App Wrap: "FBI Child ID," "Nearparent"
YNN highlights the coolest and newest apps for your cellphone or mobile device in the twice-weekly segment “App Wrap.” Adam Balkin filed the following report.
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FBI Child ID
"FBI Child ID" is one of the most useful apps parents can pray they never actually have to use. The FBI's mobile, preparation tool helps find a child if that child happens to go missing or is kidnapped.
Users can take a picture of a child, add information like height, hair color, eye color and any distinguishing characteristics like birthmarks, and in those precious initial minutes and hours after the child has gone missing, can instantly send that information off to the FBI and local law enforcement.
The app also has quick-dial buttons for 911 and the National Center for Missing and Exploited Children, plus there are some tips on there for parents to relay to their kids about dealing with strangers.
"FBI Child ID" is a free app, though right now it is only for iOS devices.
"Nearparent" helps a child protect him or herself in an emergency, like maybe an attempted kidnapping, by setting up a social network of adults to help protect the child.
A list of adult contacts who have agreed to help the child in case of an emergency can be loaded into the app. If a child feels in desperate, immediate need for help, he or she hits this red button and instantly alerts go out to that adult contact list with the child's location, taken from the phone's GPS.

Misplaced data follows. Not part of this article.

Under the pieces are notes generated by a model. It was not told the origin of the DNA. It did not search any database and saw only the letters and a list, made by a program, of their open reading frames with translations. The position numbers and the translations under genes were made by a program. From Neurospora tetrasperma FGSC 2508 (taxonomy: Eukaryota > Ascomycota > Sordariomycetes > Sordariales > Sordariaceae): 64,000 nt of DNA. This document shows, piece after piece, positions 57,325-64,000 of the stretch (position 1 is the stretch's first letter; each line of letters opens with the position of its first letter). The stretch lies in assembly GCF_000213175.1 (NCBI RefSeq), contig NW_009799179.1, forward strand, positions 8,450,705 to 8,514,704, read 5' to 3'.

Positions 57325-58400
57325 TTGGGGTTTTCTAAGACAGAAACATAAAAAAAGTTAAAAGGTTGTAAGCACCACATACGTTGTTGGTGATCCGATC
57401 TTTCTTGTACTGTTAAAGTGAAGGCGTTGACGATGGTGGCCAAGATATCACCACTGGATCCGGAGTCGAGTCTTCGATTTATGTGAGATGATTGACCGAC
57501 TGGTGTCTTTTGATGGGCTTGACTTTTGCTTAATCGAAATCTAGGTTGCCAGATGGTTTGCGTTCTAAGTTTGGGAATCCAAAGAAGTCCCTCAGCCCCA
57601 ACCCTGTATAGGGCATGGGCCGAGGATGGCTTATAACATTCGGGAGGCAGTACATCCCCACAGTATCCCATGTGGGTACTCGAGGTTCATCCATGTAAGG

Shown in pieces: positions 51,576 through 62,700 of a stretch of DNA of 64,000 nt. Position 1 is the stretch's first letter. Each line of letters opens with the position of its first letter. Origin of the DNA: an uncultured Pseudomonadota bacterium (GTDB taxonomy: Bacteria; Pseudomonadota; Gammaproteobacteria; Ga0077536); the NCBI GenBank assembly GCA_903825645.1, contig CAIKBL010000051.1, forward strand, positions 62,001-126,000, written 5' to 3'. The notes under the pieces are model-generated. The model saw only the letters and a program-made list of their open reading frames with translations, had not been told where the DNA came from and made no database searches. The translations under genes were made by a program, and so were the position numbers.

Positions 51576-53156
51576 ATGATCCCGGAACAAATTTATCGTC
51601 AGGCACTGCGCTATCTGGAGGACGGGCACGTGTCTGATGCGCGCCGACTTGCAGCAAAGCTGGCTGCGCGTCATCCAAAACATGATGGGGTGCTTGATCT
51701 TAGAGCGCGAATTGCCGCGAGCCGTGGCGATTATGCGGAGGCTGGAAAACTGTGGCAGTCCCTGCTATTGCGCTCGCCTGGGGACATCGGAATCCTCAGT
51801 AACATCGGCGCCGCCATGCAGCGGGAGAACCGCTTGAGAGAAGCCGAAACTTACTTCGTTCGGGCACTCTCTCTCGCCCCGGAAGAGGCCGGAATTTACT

The parents on the alert list then have the option to answer that call for help either by actually calling the child or rushing over to where he or she happens to be.
In addition to the emergency feature, there are two other buttons the child can use on a daily basis. A green button lets parents know the child has gotten to school, a friend's house or any other location safely and a yellow button is for a non-desperate need for assistance.
"Nearparent" is a free download for Android devices and works via SMS on non-smartphones. An iPhone version is in the works.